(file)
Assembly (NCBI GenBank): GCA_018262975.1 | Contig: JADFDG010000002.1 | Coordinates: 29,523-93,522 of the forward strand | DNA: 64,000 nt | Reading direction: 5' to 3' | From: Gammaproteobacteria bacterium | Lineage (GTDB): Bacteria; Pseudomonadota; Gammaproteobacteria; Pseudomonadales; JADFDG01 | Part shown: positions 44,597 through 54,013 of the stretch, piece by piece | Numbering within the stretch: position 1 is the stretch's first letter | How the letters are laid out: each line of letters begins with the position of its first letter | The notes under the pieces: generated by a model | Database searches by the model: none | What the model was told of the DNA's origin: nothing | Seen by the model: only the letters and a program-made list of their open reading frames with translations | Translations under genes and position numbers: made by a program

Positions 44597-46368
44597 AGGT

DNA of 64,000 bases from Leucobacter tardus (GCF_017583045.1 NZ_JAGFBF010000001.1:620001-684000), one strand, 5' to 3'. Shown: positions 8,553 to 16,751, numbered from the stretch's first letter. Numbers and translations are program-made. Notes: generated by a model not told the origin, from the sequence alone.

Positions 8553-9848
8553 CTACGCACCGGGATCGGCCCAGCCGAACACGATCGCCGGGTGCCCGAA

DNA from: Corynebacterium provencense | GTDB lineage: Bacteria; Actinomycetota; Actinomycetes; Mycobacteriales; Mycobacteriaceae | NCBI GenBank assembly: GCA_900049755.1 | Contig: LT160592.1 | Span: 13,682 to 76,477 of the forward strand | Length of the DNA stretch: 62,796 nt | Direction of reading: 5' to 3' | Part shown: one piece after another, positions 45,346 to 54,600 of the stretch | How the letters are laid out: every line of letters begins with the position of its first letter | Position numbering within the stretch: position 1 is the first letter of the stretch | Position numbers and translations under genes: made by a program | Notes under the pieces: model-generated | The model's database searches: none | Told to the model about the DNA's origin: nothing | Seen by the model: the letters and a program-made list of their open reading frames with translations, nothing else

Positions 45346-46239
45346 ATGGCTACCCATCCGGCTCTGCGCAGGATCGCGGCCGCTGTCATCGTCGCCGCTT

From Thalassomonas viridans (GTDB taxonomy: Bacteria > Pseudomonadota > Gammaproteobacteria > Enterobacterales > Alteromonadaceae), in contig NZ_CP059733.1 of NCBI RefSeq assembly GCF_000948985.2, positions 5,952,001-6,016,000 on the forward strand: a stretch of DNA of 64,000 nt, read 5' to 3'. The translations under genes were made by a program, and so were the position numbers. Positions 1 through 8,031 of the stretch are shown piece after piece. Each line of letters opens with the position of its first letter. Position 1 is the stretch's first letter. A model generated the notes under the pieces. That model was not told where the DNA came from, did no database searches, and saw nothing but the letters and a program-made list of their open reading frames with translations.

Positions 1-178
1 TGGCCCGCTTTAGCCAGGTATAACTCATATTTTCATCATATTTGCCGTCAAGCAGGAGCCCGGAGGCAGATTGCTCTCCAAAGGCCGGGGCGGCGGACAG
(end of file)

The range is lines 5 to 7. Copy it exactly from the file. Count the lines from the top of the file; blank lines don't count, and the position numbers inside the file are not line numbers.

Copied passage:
Positions 8553-9848
8553 CTACGCACCGGGATCGGCCCAGCCGAACACGATCGCCGGGTGCCCGAA

DNA from: Corynebacterium provencense | GTDB lineage: Bacteria; Actinomycetota; Actinomycetes; Mycobacteriales; Mycobacteriaceae | NCBI GenBank assembly: GCA_900049755.1 | Contig: LT160592.1 | Span: 13,682 to 76,477 of the forward strand | Length of the DNA stretch: 62,796 nt | Direction of reading: 5' to 3' | Part shown: one piece after another, positions 45,346 to 54,600 of the stretch | How the letters are laid out: every line of letters begins with the position of its first letter | Position numbering within the stretch: position 1 is the first letter of the stretch | Position numbers and translations under genes: made by a program | Notes under the pieces: model-generated | The model's database searches: none | Told to the model about the DNA's origin: nothing | Seen by the model: the letters and a program-made list of their open reading frames with translations, nothing else